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Bush horse and rider tales

I am hoping to spin a few interesting tales as part of my continuing investigations. Please sign up to explore these pages and blog posts as they develop, and do send us your own bush tales, as we would love to hear and share them on this site.

 

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Veronica Webster nee McGee
23 Jan 2016 4:02pm

I have only just found this website, I wish I had found it sooner. My father was Jack McGee and his photo was on the back cover of the book written by Mr Alan Chittick. He also wrote a book called "The Horsemen from the Valley" Which also tells the stories of the early showjumpers and high jumpers. In both of these books there is a strong mention of my father who was very good friends with Mr. Bob Chittick. Who was Jack McGee? Jack was born near Berry N.S.W. and from an early age, showed great promise over the jumps when at the age of 12 won every hunting and jumping contest he entered into competing against much more senior and experienced competitors at the "Royal" Sydney. Jack went on to ride for Mr. Chittick for some years. He also started to have an association with Mr. Englebert of Bowral, and that was where his association with Mark Radium started. Mark was just a pony, being 14.2 hands high and a little hard to handle. But this combination clicked, and with the other two horses in the team (namely Victory and Don) had just started to thrill crowds all over N.S.W before the 2nd Word War started and the postponement of agricultural shows during the duration of the war. At the resumption of the shows in 1946-47 This team and rider were the major attraction in shows until Jacks retirement in 1955, This mainly happened because Jack realized that Mark was going blind, and because of a promise he had made to Mr. Englebert, He had the horse put down straight after the "Royal" that year. Why was he so popular? Well, although he was only a pony, he jumped against all comers For example, he won the Vice Regal High Jump 10 times (Jack won another 8 on various other horses as well),the Mark Foy's Piazza High Jump 11 times (other horses 9 times). There are not many people who can say that when they were competing, even sideshow alley closed down during these events. He travelled all over N.S.W., and in the very early days, it was by train. In the spring of 1938 Jack and Mark broke the record of 7ft 6 ins in Adelaide, 7ft 3ins in Melbourne and 7ft 8ins in Albury, He also competed in Brisbane. After Jack's retirement from the show ring, he continued with his association with hoses by becoming involved with harness racing. His main horse at that time was a red roan called Muidarkram ( Mark Radium spelt backwards)Dad passed away at a very early age of 56 in 1967.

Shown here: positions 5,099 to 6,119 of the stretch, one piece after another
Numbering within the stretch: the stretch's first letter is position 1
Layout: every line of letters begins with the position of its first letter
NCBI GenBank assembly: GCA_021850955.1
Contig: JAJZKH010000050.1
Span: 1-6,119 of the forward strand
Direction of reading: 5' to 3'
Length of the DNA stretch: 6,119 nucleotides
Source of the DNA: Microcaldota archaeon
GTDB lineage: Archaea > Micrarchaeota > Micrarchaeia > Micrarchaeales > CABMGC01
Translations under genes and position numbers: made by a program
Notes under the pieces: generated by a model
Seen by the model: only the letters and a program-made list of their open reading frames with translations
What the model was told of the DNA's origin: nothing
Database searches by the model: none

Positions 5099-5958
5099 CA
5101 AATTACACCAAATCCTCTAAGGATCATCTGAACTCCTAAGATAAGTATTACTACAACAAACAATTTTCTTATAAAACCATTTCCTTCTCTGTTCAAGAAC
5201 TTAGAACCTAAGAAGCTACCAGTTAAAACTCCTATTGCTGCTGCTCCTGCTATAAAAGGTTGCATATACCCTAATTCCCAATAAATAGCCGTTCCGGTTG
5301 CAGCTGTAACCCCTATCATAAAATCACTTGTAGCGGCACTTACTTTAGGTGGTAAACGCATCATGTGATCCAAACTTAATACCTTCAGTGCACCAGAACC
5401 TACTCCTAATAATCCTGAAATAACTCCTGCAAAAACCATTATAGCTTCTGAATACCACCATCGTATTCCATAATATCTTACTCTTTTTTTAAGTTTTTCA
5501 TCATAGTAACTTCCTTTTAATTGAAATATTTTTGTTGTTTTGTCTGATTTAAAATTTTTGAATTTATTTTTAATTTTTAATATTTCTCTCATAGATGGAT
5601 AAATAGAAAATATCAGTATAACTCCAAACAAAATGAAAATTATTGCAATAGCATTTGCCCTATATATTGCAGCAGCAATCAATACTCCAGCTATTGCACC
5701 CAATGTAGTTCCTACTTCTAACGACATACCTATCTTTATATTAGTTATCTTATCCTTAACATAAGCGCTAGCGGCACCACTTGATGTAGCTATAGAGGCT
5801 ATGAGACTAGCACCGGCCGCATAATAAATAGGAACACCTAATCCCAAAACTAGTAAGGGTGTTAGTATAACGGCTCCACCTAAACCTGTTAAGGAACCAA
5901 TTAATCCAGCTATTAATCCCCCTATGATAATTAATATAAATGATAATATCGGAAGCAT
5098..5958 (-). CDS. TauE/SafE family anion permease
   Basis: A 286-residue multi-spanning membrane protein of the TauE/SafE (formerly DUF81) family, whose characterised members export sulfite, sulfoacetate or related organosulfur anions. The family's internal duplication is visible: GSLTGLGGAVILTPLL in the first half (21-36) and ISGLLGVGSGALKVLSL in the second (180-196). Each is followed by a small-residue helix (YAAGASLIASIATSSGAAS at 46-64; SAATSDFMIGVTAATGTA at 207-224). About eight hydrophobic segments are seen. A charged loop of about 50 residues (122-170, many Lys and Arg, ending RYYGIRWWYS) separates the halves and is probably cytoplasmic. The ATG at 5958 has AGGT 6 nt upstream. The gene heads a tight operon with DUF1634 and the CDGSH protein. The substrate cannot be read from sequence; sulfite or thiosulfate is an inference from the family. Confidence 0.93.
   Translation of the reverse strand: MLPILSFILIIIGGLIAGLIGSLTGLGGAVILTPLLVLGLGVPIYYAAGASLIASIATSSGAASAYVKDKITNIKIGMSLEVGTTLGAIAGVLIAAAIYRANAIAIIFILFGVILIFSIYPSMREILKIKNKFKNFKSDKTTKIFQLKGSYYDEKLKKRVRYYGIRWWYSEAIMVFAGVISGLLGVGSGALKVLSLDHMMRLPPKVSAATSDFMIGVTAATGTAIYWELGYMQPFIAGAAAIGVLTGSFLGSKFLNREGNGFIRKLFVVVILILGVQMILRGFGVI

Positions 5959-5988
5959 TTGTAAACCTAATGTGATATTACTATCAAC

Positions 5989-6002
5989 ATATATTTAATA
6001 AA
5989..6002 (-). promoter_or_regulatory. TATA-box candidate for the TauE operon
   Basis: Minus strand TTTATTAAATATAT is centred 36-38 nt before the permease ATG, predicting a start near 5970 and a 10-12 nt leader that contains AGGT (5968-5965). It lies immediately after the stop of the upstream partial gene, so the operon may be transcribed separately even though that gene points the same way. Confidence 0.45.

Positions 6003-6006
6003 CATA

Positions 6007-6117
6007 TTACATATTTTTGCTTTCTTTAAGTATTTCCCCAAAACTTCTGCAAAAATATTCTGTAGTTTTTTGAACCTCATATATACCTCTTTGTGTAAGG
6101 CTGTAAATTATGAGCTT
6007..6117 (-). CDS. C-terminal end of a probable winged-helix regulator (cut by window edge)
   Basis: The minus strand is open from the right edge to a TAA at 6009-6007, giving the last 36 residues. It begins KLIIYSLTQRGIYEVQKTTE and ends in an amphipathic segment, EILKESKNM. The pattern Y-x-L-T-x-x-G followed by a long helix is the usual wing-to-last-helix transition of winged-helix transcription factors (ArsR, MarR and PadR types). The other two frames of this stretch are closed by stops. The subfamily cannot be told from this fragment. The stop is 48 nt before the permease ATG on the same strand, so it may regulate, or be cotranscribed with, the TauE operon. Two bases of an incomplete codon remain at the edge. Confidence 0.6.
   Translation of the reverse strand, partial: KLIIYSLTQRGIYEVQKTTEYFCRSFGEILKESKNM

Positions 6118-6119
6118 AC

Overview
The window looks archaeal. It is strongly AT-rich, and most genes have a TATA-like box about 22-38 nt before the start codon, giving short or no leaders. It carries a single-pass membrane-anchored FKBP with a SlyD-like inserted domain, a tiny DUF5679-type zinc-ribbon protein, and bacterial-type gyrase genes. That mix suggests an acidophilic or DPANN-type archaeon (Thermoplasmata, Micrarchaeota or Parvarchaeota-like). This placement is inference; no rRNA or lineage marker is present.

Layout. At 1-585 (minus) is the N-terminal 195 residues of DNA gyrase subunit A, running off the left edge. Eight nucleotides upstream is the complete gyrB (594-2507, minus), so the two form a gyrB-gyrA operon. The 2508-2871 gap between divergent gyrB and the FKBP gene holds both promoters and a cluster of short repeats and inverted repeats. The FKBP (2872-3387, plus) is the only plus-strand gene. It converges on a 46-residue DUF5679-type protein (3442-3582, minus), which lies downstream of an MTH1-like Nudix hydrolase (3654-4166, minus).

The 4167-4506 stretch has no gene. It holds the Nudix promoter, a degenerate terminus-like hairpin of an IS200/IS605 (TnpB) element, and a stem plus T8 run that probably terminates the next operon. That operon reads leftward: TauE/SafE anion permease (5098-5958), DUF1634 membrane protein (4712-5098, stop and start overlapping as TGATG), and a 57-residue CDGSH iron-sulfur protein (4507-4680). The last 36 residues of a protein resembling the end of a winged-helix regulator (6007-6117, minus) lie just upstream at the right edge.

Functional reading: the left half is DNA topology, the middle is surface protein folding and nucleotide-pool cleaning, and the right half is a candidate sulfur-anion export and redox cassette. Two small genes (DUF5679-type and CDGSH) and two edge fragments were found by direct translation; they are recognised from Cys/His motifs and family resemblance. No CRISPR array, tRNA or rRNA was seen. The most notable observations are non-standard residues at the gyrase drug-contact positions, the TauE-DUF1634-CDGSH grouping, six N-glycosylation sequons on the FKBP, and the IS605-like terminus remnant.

Carol Cooper
27 Jan 2015 3:28pm

Dear Sally, thanks so much for telling us about your family and their love of horses and the Australian bush. I don't know a lot about the miniature horse breeds, and must investigate their history in Australia.
I know just what you mean about 'communing' with horses, just sitting in the paddock with them one feels that there is a very satisfying interchange of thoughts and feelings.
You have raised another interesting point about domestication of horses. There is so much written about the origins of the domestic dog and their differences from wild wolves, but little about this process with horses. We often forget how long this took, and the qualities that humans wanted from horses and still love about them. I hope that you enjoyed 'Spirited', and that you and your family have many more memorable adventures with horses! 


Sally
22 Jan 2015 9:48pm

Dear Carol,
Thank you for the opportunity to share some of my horse stories.
Any experience with horses will leave a lasting impression on your psyche. Once you have connected with a horse and begin to understand them, you are a changed person. You realise that horses have great intelligence, emotions and a relationship with humans that cannot be underestimated.

After owning some miniature ponies a few years ago, our family formed a bond with these quirky characters and learnt a great deal not only about horses, but about ourselves as well. We lived on a property outside of Canberra, and had a mare, gelding and filly miniatures. These ponies had not being trained, and so we endeavored to train them to accept a halter; be lead; be brushed and get onto a trailer (amongst other things). As a ‘green’ horse owner, you quickly realise how much is taken for granted that a domesticated horse can ‘do’. These behaviours do not occur naturally in horses: all of these things need to be taught to a horse. These actions reflect hours of patience, repetition and an amazing relationship of trust and perseverance between a human and a horse.

After some training these miniature ponies, I learnt about my own emotions. If I was in a rush to move them to another paddock – sure enough, Trixie would pick up on my impatience and refuse to come near me. I had to show and tell the ponies that they could trust me. There were also the times when we would sit by them and just ‘be’ with them because we enjoyed their company.

I will never forget those delightful whinnies early on a mid-winter’s morning as I crunched through the frosty grass in my boots over to the horse enclosure to give them breakfast. As I approached their gate, the voracious Trixie would give a bothered shake of her head and mane to tell me to ‘hurry up’ with the breakfast, whilst pushing to the front of the line to be fed first.